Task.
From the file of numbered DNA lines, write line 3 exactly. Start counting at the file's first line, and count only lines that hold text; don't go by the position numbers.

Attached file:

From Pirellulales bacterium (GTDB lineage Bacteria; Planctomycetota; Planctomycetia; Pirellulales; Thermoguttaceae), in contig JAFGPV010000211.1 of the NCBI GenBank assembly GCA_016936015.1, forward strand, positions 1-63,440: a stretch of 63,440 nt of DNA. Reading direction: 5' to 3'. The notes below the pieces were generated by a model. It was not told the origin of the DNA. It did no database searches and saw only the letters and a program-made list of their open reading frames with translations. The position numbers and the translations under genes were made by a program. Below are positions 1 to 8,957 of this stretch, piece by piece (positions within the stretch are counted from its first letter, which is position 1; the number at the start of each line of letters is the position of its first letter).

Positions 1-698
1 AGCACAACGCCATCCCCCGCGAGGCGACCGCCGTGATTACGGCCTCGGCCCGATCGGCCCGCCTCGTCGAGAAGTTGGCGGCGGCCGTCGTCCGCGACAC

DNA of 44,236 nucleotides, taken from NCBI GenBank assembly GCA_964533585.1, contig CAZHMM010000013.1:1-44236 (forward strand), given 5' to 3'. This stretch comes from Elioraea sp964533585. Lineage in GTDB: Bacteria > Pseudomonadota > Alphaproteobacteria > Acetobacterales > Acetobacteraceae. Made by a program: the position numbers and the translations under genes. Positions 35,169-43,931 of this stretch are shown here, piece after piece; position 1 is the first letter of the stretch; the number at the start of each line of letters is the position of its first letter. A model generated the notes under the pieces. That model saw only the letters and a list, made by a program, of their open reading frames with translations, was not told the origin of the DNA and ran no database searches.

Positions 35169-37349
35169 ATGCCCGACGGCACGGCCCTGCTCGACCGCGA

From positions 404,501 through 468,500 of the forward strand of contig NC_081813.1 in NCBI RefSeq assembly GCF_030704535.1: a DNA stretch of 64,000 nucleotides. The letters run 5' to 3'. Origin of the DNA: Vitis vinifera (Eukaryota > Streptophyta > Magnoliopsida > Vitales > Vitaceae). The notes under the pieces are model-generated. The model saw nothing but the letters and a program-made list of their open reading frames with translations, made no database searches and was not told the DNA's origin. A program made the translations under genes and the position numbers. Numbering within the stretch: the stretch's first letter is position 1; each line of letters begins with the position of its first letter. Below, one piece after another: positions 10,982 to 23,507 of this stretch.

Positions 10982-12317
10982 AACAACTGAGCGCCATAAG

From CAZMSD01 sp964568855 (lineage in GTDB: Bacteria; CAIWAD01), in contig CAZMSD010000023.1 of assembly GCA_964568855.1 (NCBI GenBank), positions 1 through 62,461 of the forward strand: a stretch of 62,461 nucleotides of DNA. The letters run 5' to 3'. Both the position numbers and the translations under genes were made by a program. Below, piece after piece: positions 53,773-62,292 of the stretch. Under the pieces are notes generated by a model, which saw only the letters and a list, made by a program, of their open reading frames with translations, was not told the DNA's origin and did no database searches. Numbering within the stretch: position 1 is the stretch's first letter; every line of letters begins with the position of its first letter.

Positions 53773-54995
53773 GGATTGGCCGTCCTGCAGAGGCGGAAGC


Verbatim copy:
1 AGCACAACGCCATCCCCCGCGAGGCGACCGCCGTGATTACGGCCTCGGCCCGATCGGCCCGCCTCGTCGAGAAGTTGGCGGCGGCCGTCGTCCGCGACAC